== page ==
The materials of the case evidence and the parties do not contest that, in accordance with Appendixes 1 and 2 to the contract of 1 March 2000, from July, 2000 to September, 2000 the [Seller] delivered to the [Buyer] the goods for the total value stated in the complaint. Of all of the copies of payment orders contained in the materials of the case, only the payment orders dated 11 October 2000 and 25 December 2000 expressly refer to the contract of 1 March 2000 and the payment order dated 14 September 2000 refers to the three invoices issued in connection with that contract (invoices No. 310 of 27 July 2000, No. 313 of 24 July 2000 and No. 346 of 14 August 2000). The copies of other payment documents, which are contained in the materials of the case or submitted by the [Buyer], do not prove that the amounts stated in them were transferred under the contract of 1 March 2000. The payment order dated 20 October 2000 does not refer either to the present contract or to the invoices issued in connection with it. However, the copies of the operation documents in connection with the electronic banking transfer of the same amount dated 19 October 2000 and 2 October 2000 refer to invoice No. 468 of 5 January 2000 issued in connection with another [Seller]'s contract, i.e., the contract of 10 December 1998, under which the [Buyer] was the payor. This fact is also supported by the notice on the separate payments under the two said contracts, which the [Buyer] sent to the customs authorities. The [Seller]'s suggestion to divide the payment under invoice No. 468 in order to attribute part of the sum to the contract of 1 March 2000, which was stated in his letter of 8 August 2001 and to which the [Buyer] refers as to proof that the said amount was transferred under the said contract, only proves that the [Seller] made an attempt to settle the situation in connection with non-deposit of the hard currency proceeds under the contract. However, no documents evidencing that the above stated sum was attributed to the contract of 1 March, 2000 have been presented to the Tribunal.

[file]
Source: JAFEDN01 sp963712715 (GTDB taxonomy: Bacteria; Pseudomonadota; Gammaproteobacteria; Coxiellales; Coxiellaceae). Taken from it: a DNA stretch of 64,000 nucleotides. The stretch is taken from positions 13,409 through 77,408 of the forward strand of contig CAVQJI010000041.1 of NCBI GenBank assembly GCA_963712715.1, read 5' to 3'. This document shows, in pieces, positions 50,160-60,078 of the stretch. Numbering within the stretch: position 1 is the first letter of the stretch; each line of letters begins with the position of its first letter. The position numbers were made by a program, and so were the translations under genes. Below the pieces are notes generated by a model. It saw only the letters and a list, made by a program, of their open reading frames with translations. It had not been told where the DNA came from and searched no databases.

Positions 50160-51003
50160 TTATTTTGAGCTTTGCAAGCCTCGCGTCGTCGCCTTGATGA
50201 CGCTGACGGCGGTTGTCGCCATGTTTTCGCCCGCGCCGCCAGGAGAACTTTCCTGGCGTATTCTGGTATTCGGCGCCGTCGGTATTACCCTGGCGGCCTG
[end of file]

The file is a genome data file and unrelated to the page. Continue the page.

For the above stated reasons, the Tribunal concludes that the [Buyer] made only partial payment for the goods delivered by the [Seller] to Port No. 1 under the contract of 1 March 2000.

In connection with the sum for which the [Seller] failed to deliver goods, the Tribunal agrees with the [Seller]'s argument that the [Seller] did not take the said amount into account when computing the amount of the claim. The [Buyer] failed to present any evidence to the Tribunal that the said amount was included into the amount of the claim by the [Seller].

The Tribunal further ascertains that the [Buyer] lawfully made the inspection of the quality of the goods delivered in accordance with the procedure set in Clause 6 of the contract of 1 March 2000 and not in accordance with the procedure to which the parties agreed in Appendix 5 to the contract signed by the parties on 10 October 2000, i.e., after the deliveries had been made in July - August 2000. [Moreover, Appendix 5] does not expressly state that it also governs deliveries already made.